There is no evidence that learning about Black history will harm white students or make them think negatively about themselves or other white people, historians Ibram X. Kendi and Keisha Blain said during a panel at the 100th Anniversary Conference of the National Council for the Social Studies.
“What it does do is it allows that white child to not think lesser of Black people,” said Kendi, who with Blain edited Four Hundred Souls: A Community History of African America, 1619-2019, an anthology with contributions from 90 writers.
The two historians served as the panel members for a conference session to discuss the book along with other topics raised by teachers and posed by moderator LaGarrett King, an assistant professor of social studies education at the University of Missouri-Columbia.
Stand strong in the face of backlash
Asked to address efforts in states across the US to restrict or ban teachers from discussing racism, white supremacy and other related topics in the classroom, the historians urged fellow educators to remain steadfast in their commitment to antiracist instruction.
Backlash should be expected because it comes with progress, Blain said, explaining that backlash in the form of violence followed the passage of the Voting Rights Act and the Brown v. Board of Education decision that integrated schools.
“Backlash is a really good indication that you are stepping on the right toes,” said Blain, a writer and associate professor of history at the University of Pittsburgh.
Kendi, founding director of the Boston University Center for Antiracist Research, a historian and the author of books including How To Be an Antiracist and, due for release in June, How To Raise an Antiracist, said some leaders are using their power to “terrorize and bully and even punish teachers,” something experienced in the Jim Crow south by Black teachers who were given racist textbooks and curricula with which to teach Black students.
Borrow strategy from history
In creative ways, those educators were able to “teach the truth while keeping their jobs,” Kendi said.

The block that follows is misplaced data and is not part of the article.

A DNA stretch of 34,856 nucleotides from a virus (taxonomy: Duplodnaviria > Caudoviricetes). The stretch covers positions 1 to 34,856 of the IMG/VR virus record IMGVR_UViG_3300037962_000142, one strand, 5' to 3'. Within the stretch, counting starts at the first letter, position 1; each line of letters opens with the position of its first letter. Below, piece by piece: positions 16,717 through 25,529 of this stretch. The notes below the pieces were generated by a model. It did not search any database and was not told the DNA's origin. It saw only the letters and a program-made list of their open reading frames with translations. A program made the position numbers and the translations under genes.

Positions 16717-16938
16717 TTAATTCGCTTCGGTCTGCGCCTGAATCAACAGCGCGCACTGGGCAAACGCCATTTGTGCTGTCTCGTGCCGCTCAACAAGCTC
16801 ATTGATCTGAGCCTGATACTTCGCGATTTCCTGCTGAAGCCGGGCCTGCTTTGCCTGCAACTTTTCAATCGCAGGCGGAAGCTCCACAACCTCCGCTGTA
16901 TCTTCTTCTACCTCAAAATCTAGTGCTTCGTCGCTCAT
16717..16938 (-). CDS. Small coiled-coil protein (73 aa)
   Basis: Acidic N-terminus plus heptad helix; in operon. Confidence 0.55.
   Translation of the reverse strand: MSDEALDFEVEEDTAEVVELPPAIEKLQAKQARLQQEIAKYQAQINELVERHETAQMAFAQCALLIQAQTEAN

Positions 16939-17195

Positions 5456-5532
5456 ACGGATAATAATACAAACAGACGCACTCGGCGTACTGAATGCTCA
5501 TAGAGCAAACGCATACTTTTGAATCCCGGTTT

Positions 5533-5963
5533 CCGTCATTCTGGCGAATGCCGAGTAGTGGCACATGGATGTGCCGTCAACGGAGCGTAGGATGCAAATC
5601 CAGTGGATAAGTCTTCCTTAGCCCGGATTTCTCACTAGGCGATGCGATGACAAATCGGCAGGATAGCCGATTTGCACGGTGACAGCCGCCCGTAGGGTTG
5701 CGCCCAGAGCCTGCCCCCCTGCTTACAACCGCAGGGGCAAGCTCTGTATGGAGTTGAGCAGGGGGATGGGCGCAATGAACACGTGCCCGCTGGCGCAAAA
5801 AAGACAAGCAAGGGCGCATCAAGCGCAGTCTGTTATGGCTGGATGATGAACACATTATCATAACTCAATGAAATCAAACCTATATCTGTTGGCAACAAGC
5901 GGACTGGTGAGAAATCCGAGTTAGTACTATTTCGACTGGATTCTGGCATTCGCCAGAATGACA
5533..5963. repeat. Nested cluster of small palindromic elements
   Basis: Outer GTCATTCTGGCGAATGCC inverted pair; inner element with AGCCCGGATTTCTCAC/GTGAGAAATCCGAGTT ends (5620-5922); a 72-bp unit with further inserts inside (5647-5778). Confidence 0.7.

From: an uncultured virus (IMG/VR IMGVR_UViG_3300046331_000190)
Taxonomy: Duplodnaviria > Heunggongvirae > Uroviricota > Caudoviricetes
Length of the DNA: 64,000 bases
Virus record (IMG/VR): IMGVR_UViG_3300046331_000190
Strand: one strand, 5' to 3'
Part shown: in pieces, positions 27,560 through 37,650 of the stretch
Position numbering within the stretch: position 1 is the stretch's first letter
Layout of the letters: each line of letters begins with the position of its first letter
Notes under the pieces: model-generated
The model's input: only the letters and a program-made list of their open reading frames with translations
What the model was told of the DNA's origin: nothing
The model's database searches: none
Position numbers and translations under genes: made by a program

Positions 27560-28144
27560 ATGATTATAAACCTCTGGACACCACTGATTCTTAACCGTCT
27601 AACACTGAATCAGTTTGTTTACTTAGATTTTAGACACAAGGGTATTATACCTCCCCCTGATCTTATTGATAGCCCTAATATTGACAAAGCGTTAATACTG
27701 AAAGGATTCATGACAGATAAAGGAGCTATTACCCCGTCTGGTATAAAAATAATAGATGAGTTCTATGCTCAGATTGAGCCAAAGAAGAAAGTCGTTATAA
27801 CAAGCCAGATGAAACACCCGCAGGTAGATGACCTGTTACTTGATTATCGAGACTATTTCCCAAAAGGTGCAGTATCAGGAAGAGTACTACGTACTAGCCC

Blain suggested that teachers read In Pursuit of Knowledge: Black Women and Educational Activism in Antebellum America by Kabria Baumgartner, a book about how Black women of that time taught in ways that were supportive of Black students.
“You have to be strategic, and history maps that out for us,” Blain said.
All history is important
Resistance came up in several ways during the session — teachers resisting efforts to limit what they are allowed to talk about in class, educators resisting the antiracist efforts of their peers, as well as students who resist learning about Black history.
Kendi explained how he would address the latter situation: by asking questions and explaining that such lessons are key to students understanding themselves, the country and the world.
“You can’t really even begin to contemplate your future if you don’t understand history,” he said. “You can’t really understand American history if you don’t understand Black history.”
In fact, learning about Black history had lifelong impacts for both educators, who say they fell in love with the subject in college. Blain described being “transformed” by a class on global Black social movements. Kendi remembered a professor who approached his classes and his subject with seriousness and respect, something that Kendi said he adopted and has maintained in his own work.
Use bite-sized lessons, primary documents
Educators looking for lesson ideas using Four Hundred Souls should remember that a whole book can be intimidating for students, said Blain, adding that they may end up rushing through or skimming and miss important information. She suggested focusing on sections of the book, individual essays or other contributions, which can be paired with primary documents about the same topic.
Both historians noted that the book demonstrates the diversity of thought and “of Blackness” through the inclusion of writers representing varied backgrounds, ages and genders as well as vocations, including other historians, journalists, clergy, poets and others.
Trigie Ealey is an education editor at SmartBrief.
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